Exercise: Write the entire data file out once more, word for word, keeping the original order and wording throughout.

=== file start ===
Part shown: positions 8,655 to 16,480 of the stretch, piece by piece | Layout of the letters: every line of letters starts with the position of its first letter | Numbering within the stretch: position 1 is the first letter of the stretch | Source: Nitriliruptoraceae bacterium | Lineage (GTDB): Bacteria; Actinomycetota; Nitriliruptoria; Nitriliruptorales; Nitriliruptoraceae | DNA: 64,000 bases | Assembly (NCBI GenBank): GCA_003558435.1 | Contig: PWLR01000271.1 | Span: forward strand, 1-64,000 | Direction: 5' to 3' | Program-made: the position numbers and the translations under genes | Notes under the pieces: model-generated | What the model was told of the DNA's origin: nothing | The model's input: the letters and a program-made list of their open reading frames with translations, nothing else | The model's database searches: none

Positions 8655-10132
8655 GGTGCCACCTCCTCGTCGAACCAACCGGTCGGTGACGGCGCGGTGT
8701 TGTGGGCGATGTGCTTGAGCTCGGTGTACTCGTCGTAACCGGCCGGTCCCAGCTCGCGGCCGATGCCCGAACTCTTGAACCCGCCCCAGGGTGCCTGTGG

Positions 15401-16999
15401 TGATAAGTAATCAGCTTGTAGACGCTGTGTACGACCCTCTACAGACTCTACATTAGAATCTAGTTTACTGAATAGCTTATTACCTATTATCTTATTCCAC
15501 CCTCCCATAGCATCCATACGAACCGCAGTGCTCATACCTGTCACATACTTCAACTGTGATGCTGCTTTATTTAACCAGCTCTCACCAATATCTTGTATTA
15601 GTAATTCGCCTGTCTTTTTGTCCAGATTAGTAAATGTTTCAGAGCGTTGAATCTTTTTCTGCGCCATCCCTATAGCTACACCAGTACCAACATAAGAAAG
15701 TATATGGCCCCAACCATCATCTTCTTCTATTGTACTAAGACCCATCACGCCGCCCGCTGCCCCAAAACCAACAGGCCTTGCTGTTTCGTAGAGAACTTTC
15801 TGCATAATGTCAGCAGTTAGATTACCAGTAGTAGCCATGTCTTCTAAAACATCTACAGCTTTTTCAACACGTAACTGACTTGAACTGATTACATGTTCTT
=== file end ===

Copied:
Part shown: positions 8,655 to 16,480 of the stretch, piece by piece | Layout of the letters: every line of letters starts with the position of its first letter | Numbering within the stretch: position 1 is the first letter of the stretch | Source: Nitriliruptoraceae bacterium | Lineage (GTDB): Bacteria; Actinomycetota; Nitriliruptoria; Nitriliruptorales; Nitriliruptoraceae | DNA: 64,000 bases | Assembly (NCBI GenBank): GCA_003558435.1 | Contig: PWLR01000271.1 | Span: forward strand, 1-64,000 | Direction: 5' to 3' | Program-made: the position numbers and the translations under genes | Notes under the pieces: model-generated | What the model was told of the DNA's origin: nothing | The model's input: the letters and a program-made list of their open reading frames with translations, nothing else | The model's database searches: none

Positions 8655-10132
8655 GGTGCCACCTCCTCGTCGAACCAACCGGTCGGTGACGGCGCGGTGT
8701 TGTGGGCGATGTGCTTGAGCTCGGTGTACTCGTCGTAACCGGCCGGTCCCAGCTCGCGGCCGATGCCCGAACTCTTGAACCCGCCCCAGGGTGCCTGTGG

Positions 15401-16999
15401 TGATAAGTAATCAGCTTGTAGACGCTGTGTACGACCCTCTACAGACTCTACATTAGAATCTAGTTTACTGAATAGCTTATTACCTATTATCTTATTCCAC
15501 CCTCCCATAGCATCCATACGAACCGCAGTGCTCATACCTGTCACATACTTCAACTGTGATGCTGCTTTATTTAACCAGCTCTCACCAATATCTTGTATTA
15601 GTAATTCGCCTGTCTTTTTGTCCAGATTAGTAAATGTTTCAGAGCGTTGAATCTTTTTCTGCGCCATCCCTATAGCTACACCAGTACCAACATAAGAAAG
15701 TATATGGCCCCAACCATCATCTTCTTCTATTGTACTAAGACCCATCACGCCGCCCGCTGCCCCAAAACCAACAGGCCTTGCTGTTTCGTAGAGAACTTTC
15801 TGCATAATGTCAGCAGTTAGATTACCAGTAGTAGCCATGTCTTCTAAAACATCTACAGCTTTTTCAACACGTAACTGACTTGAACTGATTACATGTTCTT